Outer-Directed Are We?"
1511 Washtenaw Avenue
(The Lutheran Church-Missouri Synod)
Alfred T. Scheis, Pastor
Ronald L. Johnstone, Vicar
Sunday at 9:15 and at 10:45: Worship Services,
with sermon by the pastor, "The Character of
the Atonement." (Communion in 10:45 serv-
Sunday at 9:15 and at 10:45: Bible Study Groups.
Sunday at 6:00: Gamma Delta, Lutheran Student
Club, Supper and Program. Panel Discussion,
"Religion Through Mass Communication."
Wednesday at 7:30: Lenten Vesper Service.
1131 Church St.
Dr. E. H. Palmer, Minister
10:30 Sermon, "Christ's Sacraments. 11 Holy
7:00 P.M. Evening Worship Service. "God's
Blueprint of the Future. V The Anti-Christ."
1833 Washtenaw Ave..
9:30 A.M. Sunday School. .
11:00 A.M. Sunday Morning Service.
8:00 P.M. Wednesday, Testimonial Service.
A free reading room is maintained at 339 South
Main Street. Reading room hours are: Mon-
day 1:00 A.M. to 8:30 P.M. Tuesday - Sat-
.urday 11:00 A.M. to 5 P.M. Sunday 2:30 to
4:30 P.M.
1432 Washtenaw Ave., NO 2-3580
Rev. William S. Baker, Campus Minister
Miss Patricia Pickett, Assistant
Church Worship Service, 9:00 A.M., 10:30
A. M., 12:00.
10:30 A.M. Seminar on "Basic Christian Be-
11:30 A.M. Coffee Hour.
5:45 P.M. Snack Supper.
7:00 P.M. "Is There A Christian Concept
of Education?"
Tuesday, 9:45 P.M. Introduction to Bible Study.
Tuesday, 9:00-11 :00 Open House at Pat Pickett's
Wednesday, 4:15 P.M. Book Review: "The Jacob's
Wednesday, 7:30 P.M. Lenten Worship, Dr. Wal-
tersMulder, preacher.
Thursday, 8:30 P.M. Drama Reading Group.
Friday, 6:15 P.M. Graduate Group and Supper
and Discussion, "Controversial Subjects," by
Professor Ken Gordon.

(Disciples of Christ)
Hill and Tappan Streets
Rev. Russell M. Fuller, Minister.


120 S. State St.
Merril R. Abbey, L. Burlin Main, William B.
Hutchison, Eugene A. Ransom, ministers.
9:30 A.M. Discussion group: What Methodists
9:00 and 11:00 A.M. Worship: Topic, "The Surest
Way To Know God" by Merril R. Abbey.
5:30 P.M. Fellowship supper.
7:00 P.M. Worship program: Topic, "Jesus'
Teachings about God,"by Rev. Vaughn Whi-
State and William Streets
Dr. Fred E. Luchs, Minister,
10:45 A.M. Church School.
Junior Church worship, Douglas Chapel, 10:45
Dr. Fred E. Luchs at 10:45 will preach on "The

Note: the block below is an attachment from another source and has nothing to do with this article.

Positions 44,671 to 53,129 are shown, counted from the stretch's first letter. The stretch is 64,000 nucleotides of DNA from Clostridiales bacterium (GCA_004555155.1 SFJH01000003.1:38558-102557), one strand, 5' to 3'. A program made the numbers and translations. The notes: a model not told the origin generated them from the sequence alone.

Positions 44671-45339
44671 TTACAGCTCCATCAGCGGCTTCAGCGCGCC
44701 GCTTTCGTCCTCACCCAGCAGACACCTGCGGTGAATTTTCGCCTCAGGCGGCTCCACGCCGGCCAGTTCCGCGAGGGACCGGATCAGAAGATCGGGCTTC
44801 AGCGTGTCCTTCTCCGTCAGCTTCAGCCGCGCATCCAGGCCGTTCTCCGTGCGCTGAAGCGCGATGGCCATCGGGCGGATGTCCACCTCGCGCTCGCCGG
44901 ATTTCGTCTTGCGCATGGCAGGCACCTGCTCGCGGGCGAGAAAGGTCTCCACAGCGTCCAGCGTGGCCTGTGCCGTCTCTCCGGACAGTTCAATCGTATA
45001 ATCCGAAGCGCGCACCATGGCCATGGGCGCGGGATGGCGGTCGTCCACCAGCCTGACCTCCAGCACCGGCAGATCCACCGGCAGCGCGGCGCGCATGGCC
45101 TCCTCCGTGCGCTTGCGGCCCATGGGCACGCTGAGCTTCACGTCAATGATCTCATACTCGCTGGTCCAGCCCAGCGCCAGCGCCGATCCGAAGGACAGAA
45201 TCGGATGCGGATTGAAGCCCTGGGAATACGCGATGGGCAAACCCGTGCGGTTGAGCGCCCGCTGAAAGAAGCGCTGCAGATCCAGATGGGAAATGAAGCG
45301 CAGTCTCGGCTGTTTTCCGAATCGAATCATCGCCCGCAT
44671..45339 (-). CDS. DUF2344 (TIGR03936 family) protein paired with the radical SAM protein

Glamour of the Untraveled Road."
Student Guild: 7:00 at Memorial Christian Church.
The Rev. J. Edgar Edwards will speak on
"Understanding Lent."
William and Thompson Streets
Rev. John F. Bradley, Chaplain
Rev. Paul V. Matheson, Assistant
Sunday Masses: 8:00 9:30, 11:00 A.M. and
12:00 noon.
Weekday Masses: 6:30, 7:00, 8:00 and 9:00
Novena Devotions: Wednesday evening,,7:30,P.M.
Rosary and Litany: Daily at 5:10 P.M.
Classes each evening in Christian Doctrine, Apolo-
getics, Church History,- Scholastic Philosophy,
in the Father Richaird Center.
106 East Liberty, 2ND FLOOR
Public Discussion, Wednesday, 8:00 P.M.
Listen to Radio Theosophy, Sundays, 12:1 P.M.
WPAG (1050 kc)
306,North Division Street
8:00 A.M. Holy Communion.
9:00 A.M. Holy Communion and sermon follow-
ed by breakfast and discussion in Canterbury
11:00 A.M. Morning Prayer and Sermon.
5:30 P.M. Buffet Supper.
6:30 /P.M. Evening Program.
8:00 P.M. Evensong.

502 East Huron
Dr. Chester H. Loucks and the Rev, Hugh
Pickett, Ministers
Mrs. Beth Mahone, Assistant Student




9:45 A.M. Student Class will study, "Christian-
ity and the Economic Systems-Capitalism,
Socialism, Communism."
11:00 A.M. Morning Worship, Rev. Pickett wilt
speak on "A Mask of Reason."
6;45 P.M. Members of 'Roger Williams Fellow-
ship will meet at the Guild House to hear Dr.
Fred Luchs of the Congregational' Church
speak on the topic "Dating and Marriage."
Monday from 9:00-10:00 Coffee hour with Beth
and Charles Mahone at 705 Oakland.
(National Lutheran Council)
Hill at S. Forest
Rev. H. 0. Yoder, Pastor
Gerald Kissell, Intern
9:00 & 11:00 A. M. Worship Services.
10:00 A.M. Bible Study.
6:00 P.M. Supper.
7:00 P.M. Discussion of "Martin Luther"
Tuesday, 7:15P.M. Course: "Christ & Culture."
Wednesday, 7:15 P.M. Lenten Service.
Friday, 7:15 P.M. Graduate Group - Leaders:
Profs. Kauper and Mendenhall.
Saturday, 6:00 P.M. Married Group.
41f N. Main St.,
Rev. Fr. Andrew Missiras, Pastor
Saturday Evening-Vespers 8:00 P.M.
Sunday Services-Matins 9:30 A.M.
Divine Liturgy (in Greek) 10:30 A.M. to 12 noon.


C m Re

Corner State & Huron Streets
William C. Bennett, Pastor
8:45 and 11:00 Morning Worship Services. Ser.


IITRY OUR NW ^f fe j'nrn f f t I ED (UA R)M TIGI